Liberty: An Idol?

I just started a very interesting book by Christopher Ferrara.  Along with my regular posts, I plan to post every now and again quotes from the book that strike me.  I may not reply to any comments regarding these, but don’t take that to mean anything other than I generally like to put most of my efforts into my regular posts.  However, I may reply, so who knows.  The following is from the forward of the book written by Patrick McKinleyBrennan:
“The paradox Ferrara exposes in stunning detail is that the champions of this new sort of liberty are willing, generation after generation, to do the most astonishing things to the people they say are born their equals, including killing them.  The “master myth of the liberal meta-narrative” (as Ferrara styles it) is that religion was the cause of endless wars and suffering until the Enlightenment dispelled ignorance and produced peaceful democratic bourgeois living.  The truth, though, is that the period in which the Catholic religion has been severed from the state, either completely or in large part, has been the bloodiest in human history.  Some 27,000 died effecting liberty from the English Crown, and, as Ferrara demonstrates, we must also face 2 million dead in the French revolutionary wars, the genocide of 300,000 Catholics in the Vendee by the Jacobin regime, 3 million dead following the Jacobin and Thermidorian regimes, 600,000 dead in the Civil War in America, 16 million dead in World War I (fought to make Europe “safe for democracy”), 7 million dead in the Bolshevik democides, 70 million dead in World War II, 20 million dead in genocides, including 6 million Jews, and so it goes on and on (32-34).  Just who imposed all this suffering?  “No, it was not the Vatican,” Ferrara observes:”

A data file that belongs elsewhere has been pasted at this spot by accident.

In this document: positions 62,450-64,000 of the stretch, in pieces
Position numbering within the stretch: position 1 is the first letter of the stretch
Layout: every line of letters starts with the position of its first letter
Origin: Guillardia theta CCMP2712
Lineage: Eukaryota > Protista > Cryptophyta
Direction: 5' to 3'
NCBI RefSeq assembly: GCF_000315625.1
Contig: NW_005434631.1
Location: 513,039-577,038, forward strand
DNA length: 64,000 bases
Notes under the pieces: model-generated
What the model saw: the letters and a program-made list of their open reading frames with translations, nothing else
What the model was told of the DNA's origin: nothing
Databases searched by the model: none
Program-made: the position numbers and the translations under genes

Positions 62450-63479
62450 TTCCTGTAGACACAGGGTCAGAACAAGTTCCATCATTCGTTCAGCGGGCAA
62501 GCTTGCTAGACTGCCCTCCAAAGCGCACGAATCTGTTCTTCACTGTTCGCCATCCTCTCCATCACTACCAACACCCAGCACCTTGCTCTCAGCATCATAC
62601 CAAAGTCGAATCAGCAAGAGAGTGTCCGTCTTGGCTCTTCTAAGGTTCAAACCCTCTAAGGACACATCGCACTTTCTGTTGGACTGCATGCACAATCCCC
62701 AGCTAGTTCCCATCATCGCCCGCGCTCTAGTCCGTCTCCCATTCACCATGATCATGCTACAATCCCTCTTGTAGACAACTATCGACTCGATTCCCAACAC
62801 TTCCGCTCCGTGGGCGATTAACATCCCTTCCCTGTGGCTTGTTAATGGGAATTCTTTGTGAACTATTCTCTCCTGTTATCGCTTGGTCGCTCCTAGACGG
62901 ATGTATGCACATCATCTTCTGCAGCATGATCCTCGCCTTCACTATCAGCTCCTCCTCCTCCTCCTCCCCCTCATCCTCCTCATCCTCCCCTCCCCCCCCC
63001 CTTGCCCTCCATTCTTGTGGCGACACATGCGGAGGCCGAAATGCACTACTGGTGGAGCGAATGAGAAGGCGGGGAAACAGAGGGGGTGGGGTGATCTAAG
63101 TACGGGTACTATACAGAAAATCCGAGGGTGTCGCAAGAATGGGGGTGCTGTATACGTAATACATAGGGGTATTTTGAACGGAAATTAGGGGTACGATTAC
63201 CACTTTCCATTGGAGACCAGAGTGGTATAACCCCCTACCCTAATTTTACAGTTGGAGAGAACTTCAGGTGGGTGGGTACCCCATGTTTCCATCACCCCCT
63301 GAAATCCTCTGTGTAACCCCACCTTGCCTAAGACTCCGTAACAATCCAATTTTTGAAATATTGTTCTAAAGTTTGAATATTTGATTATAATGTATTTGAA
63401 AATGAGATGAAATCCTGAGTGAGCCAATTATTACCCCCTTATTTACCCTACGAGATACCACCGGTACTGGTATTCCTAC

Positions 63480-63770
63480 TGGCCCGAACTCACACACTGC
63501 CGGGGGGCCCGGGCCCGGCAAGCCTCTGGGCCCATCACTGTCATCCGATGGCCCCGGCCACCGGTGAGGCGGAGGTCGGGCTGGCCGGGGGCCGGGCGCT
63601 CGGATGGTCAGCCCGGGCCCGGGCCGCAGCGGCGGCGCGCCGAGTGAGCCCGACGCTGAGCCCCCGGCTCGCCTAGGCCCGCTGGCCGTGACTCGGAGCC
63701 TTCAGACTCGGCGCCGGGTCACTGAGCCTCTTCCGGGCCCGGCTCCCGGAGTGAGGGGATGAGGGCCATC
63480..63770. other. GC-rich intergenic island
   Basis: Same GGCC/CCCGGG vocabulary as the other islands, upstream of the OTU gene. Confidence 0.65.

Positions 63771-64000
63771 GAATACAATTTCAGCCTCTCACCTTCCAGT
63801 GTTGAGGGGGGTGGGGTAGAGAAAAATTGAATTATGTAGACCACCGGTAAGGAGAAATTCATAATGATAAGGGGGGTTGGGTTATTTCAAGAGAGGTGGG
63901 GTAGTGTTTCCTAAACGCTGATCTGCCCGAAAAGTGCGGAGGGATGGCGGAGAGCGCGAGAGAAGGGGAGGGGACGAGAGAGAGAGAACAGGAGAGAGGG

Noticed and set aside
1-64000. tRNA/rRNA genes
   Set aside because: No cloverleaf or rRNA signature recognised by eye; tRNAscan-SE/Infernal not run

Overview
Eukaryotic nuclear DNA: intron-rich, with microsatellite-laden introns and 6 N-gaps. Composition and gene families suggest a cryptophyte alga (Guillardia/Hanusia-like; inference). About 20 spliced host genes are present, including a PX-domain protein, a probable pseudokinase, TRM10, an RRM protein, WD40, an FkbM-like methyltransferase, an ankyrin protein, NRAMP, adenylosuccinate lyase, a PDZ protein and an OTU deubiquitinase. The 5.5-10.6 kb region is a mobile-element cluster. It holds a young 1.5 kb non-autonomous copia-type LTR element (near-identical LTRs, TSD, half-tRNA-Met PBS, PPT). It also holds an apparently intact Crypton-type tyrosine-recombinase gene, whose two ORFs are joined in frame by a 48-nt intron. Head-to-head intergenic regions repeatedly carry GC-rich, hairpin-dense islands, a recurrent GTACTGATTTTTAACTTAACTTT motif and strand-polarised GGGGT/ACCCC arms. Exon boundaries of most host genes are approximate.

Nor was it any sort of Christian commonwealth.  The wars, persecutions, democides, politicides and genocides that have convulsed Western Civilization since the late 18th Century have all represented state action by governments that have either persecuted Christianity outrightly and bloodily, or, perhaps even more effectively, quietly and bloodlessly by declaring religion incompetent to “meddle” in politics and consigning it to the realm of socially meaningless private opinion, where “pacifists,” “do-gooders,” “bleeding hearts,” “isolationists,” and other unpatriotic sorts have long languished in America…”
“The so-called wars of religion were in fact, as William Cavanaugh has shown, conflicts waged “by state-building elites for the purpose of consolidating their power over the church and other rivals” (quoted by Ferrara 35).  Once free of the Church, those unrivaled states show little reluctance to kill…”
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